Radiologists were immediately on board with CR, but the orthopedic surgeons were more reluctant to eliminate film. “Image size was their main concern, especially for our arthoplasty, trauma, and sports medicine surgeons,” says Pavlov. “Measurements are a very critical issue for them because of templating and pre-surgical planning. [Orthopedic surgeons] have to select hardware carefully to fit to the specific bone or joint problem. They are very used to the system based on film, which is why we told them we would keep film until they are comfortable changing.”

Validation was essential. HSS’s orthopedic surgeons had to be certain that their measurement techniques used on film also could be used on digital images when planning their surgeries, especially when orthopedic hardware devices were involved.

CR did improve workflow, but challenges for technologists included having to revise the routine technique charts for plain-film. “The imaging plates [used with CR] have different sensitivities from cassette screens, so dosages had to be changed,” explains Pavlov. “It took a while to figure out what techniques were needed. Also, you can’t rely on phototiming with CR in the same way as analog. The technologists needed to change some protocols and use manual techniques for some positions because of the way the CR reader works.”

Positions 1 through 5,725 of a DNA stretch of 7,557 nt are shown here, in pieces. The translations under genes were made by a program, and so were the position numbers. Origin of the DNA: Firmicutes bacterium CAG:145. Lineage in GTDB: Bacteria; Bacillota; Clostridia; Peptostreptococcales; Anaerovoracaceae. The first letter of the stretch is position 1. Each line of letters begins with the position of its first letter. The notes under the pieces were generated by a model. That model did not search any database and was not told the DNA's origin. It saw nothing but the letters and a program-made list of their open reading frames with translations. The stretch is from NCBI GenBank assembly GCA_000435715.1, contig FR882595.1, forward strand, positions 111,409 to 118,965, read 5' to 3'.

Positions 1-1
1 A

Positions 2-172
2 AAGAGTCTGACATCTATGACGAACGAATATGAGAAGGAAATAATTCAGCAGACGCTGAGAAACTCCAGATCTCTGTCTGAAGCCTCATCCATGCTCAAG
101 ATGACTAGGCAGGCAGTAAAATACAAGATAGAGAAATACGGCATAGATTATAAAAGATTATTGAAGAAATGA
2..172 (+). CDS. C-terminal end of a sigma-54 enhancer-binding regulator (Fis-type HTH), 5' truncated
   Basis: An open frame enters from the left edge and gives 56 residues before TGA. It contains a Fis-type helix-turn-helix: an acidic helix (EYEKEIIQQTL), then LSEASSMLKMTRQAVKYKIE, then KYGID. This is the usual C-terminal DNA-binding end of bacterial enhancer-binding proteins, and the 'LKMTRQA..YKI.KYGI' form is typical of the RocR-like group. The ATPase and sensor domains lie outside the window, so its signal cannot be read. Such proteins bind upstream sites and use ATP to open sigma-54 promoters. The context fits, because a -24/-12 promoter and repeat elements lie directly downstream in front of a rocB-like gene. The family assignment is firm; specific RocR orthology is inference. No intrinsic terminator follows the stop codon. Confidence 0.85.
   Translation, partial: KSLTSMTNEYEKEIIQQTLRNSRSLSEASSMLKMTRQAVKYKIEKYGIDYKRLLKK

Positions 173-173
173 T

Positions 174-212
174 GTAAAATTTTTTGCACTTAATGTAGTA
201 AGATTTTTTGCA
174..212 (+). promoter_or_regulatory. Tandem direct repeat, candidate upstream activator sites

Looking for even faster patient turnaround time and throughput efficiency, HSS implemented DR. The hospital installed Philips’ DigitalDiagnost systems. DR further improved patient throughput and enhanced technologist workflow. Digital image capture became even more appealing to the orthopedic surgeons, since the technology allowed for the expedient delivery of patient image information.

CR is still needed at HSS, for special projections that cannot currently be performed with DR. Utilizing a combination of both technologies, HSS found a digital imaging strategy that worked best for them.

“You have to do the transition,” says Pavlov. “It is the world of the future. The transition is not as easy nor is it as difficult as it appears on the surface. You have to plan for it, you have to definitely validate all images, and if you are going to print images, you have to be very careful how they get printed so as to assure diagnostic-quality images and not to change the size of the image or lose data available on the soft-copy monitors. You have to control the entire transition process and set up a mechanism to establish and maintain competence and quality assurance standards. As long as the transition and the delivery of the images to the physicians is a controlled, planned event, it will be successful.”